If you haven’t hopped over to Beth Barany’s blog to read my article on how my heroine Jain Lazarus personifies karmic return, please do. I’m also on The Writers Vineyard, in my Annabel Aidan persona, talking about the Boston Marathon and how grief can affect writing.

Wrote Chapter 10 of the book yesterday, just over 2300 words. I feel like I’m back in the flow. Did 10 pages on the non-fiction book. I have some questionnaires to complete and get out to artists and holistic therapists, which I will do today. Worked with students. Did an LOI. Had a few ideas percolating on stuff, but not sure how to follow through on them.

Spent part of the afternoon working in the yard. There’s a section on the side that’s overgrown with some prickly briar-type vines that I want to clear out. The forsythia bushes will move to that side eventually, and the owner’s putting some flowering daphne by the garage instead. I also took Tessa out and did some of my reading outside.

I’m reading Robert Olen Butler’s book of lectures on writing. There are some things I totally agree with — his insistence on writing every day, once you start a project, his use of “dreamstorming”, etc. However, his utter contempt for genre/commercial fiction is disappointing — yeah, there’s a lot of crap out there, but genre fiction also is an opportunity to make readers see the world in a way they might not otherwise be open to t he information. He also claims that writers with talent don’t outline, yet advocates the use of index cards to prepare the book — which is a form of outlining. Granted, he is much more successful in his career than I am, so he’s doing something that works for him — but I disagree with a lot of what he advocates.

Writers Night Out was last night. The good friend who’s been their business manager (and in my play) is moving to Amsterdam soon, and I met her replacement, who is a lovely person. I think I’ll enjoy working with her, too, but I’ll miss my friend. However, this is a brilliant adventure for her.

We had a lively table, a mix of people I knew and people I didn’t, so there was lots of good conversation. Four poets read (April is poetry month). Very different styles, so the juxtaposition was interesting. One guy, the youngest of them, reminded me a lot of the poets at the St. Mark’s Poetry Project in the East Village in the 90s. The language is good, what he’s trying to do is interesting, but he read in a monotone, and hasn’t yet learned how to gauge his audience and adjust what he’s doing when they get restless. Since reading is performance, those are important skills to fold into one’s reading repertoire.

Came home, fell into bed early, but had a rough night. Lots of interruptions to my sleep, and then, early this morning, the carbon monoxide detector decided it had low batteries and started to chirp.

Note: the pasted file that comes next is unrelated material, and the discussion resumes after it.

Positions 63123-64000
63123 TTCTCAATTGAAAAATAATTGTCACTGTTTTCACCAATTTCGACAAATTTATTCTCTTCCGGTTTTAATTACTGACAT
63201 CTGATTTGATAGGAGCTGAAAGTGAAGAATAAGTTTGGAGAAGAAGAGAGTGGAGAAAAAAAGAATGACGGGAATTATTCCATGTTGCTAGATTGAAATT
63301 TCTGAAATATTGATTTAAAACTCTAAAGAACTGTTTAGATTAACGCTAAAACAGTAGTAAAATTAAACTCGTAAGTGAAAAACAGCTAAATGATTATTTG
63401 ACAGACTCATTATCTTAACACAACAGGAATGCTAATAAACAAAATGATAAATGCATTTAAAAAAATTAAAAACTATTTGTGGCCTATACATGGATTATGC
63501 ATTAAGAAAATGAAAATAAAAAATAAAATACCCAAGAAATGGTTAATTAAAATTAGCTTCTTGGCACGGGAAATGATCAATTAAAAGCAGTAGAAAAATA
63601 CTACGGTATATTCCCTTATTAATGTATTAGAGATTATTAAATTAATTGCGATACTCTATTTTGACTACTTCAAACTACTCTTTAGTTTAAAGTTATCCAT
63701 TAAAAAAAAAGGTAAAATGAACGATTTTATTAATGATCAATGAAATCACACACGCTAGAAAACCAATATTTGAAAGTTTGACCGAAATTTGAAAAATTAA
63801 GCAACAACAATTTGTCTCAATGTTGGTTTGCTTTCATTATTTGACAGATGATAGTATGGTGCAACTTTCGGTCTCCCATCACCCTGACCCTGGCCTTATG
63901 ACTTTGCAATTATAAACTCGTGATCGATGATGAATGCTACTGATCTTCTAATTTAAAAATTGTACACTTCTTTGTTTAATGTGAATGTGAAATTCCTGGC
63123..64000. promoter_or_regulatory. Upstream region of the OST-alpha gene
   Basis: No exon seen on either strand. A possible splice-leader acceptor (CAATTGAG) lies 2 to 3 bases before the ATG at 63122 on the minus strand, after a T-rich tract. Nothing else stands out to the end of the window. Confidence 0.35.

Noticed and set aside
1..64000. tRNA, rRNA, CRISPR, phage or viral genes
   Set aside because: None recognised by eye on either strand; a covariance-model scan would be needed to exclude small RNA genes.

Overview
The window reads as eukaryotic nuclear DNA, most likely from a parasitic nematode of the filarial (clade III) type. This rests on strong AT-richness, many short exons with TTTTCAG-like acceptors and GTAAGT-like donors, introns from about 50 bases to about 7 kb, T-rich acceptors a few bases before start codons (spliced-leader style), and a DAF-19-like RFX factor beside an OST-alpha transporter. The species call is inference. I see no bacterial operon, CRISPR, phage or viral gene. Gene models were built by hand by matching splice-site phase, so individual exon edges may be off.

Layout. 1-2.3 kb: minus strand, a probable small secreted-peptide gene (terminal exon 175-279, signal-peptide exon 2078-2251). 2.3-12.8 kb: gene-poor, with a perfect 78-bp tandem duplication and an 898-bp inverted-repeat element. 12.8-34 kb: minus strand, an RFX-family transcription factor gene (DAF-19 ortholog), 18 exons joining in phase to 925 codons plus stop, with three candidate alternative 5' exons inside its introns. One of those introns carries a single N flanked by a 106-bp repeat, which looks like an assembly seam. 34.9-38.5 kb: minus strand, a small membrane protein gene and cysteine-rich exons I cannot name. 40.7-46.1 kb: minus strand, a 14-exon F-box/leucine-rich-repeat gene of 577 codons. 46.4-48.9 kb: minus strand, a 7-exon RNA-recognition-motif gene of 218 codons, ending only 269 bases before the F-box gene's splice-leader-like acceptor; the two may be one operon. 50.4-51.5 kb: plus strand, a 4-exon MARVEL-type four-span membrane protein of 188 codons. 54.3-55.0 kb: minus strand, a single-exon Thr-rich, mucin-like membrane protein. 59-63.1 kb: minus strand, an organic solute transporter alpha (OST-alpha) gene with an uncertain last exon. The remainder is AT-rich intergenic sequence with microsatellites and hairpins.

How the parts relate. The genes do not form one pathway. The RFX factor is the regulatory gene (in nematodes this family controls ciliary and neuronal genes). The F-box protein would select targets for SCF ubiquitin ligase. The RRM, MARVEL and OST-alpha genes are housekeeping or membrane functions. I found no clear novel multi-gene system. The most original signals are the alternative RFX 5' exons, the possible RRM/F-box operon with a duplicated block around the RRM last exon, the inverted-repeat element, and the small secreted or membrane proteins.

At least I’m going back to yoga today. I’ve been away from it for too long.

Must focus on the books today, and on polishing my presentation for next weekend’s conference. Hopefully, I can get some more work done in the yard today. The hyacinths are coming up — very pretty.

Devon

Fri. March 29, 2013: Working towards the Weekend

Friday, March 29, 2013
Waning Moon
Saturn Retrograde
Sunny and mild

This is the big Easter weekend for many people. I don’t celebrate Easter any more, so I’m just going to use it as a chance to rest, renew, and hopefully get some work done in the garden!

Actually, I’ll be working on props and final ideas for the show, and trying to focus on the book, but that’s something completely different! 😉

Worked flat out yesterday, but didn’t feel as though I got very far. Got out materials for Confidential Job #1, started the next project for them, worked with students, got some pitches out, worked on contest entries, spent some time with the script, and dealing with some last-minute stuff with the show. Wrote and submitted an article.

I’ve got some pitches to do today — I got some ideas. There are two essays I want to work on this weekend, ready to go on Monday, I hope.

I’m ready for March to be done — it’s been a very difficult month. I’m hoping April “springs” to life with all kinds of wonderful possibilities. I’ve got some exciting things in the works — let’s hope they come to fruition!

Have a joyful weekend, everyone!

Devon

Published in: on March 29, 2013 at 7:05 am  Comments (1)  
Tags: , , ,

Monday, February 21, 2011

Monday, February 21, 2011
Waning Moon
Saturn Retrograde

So I’m writing along, feeling pretty good about the book, and up comes an issue that I wasn’t sure how to address in it. Again, if the protagonists were the age they’re struggling to be, it wouldn’t be an issue. But since they are younger, and the target market is younger, I struggled to find an appropriate way to handle it. So I emailed a friend who has kids in that age range to ask what she, as a parent, would be comfortable with. Ultimately, I think I picked the wrong material for this age group, and I’m not handling it the right way for the age group, which could come back and bite me in the butt. I can’t gut it and start over, and I don’t think these situations would work for the 8-12 age range (even though they are much savvier than I was at that age).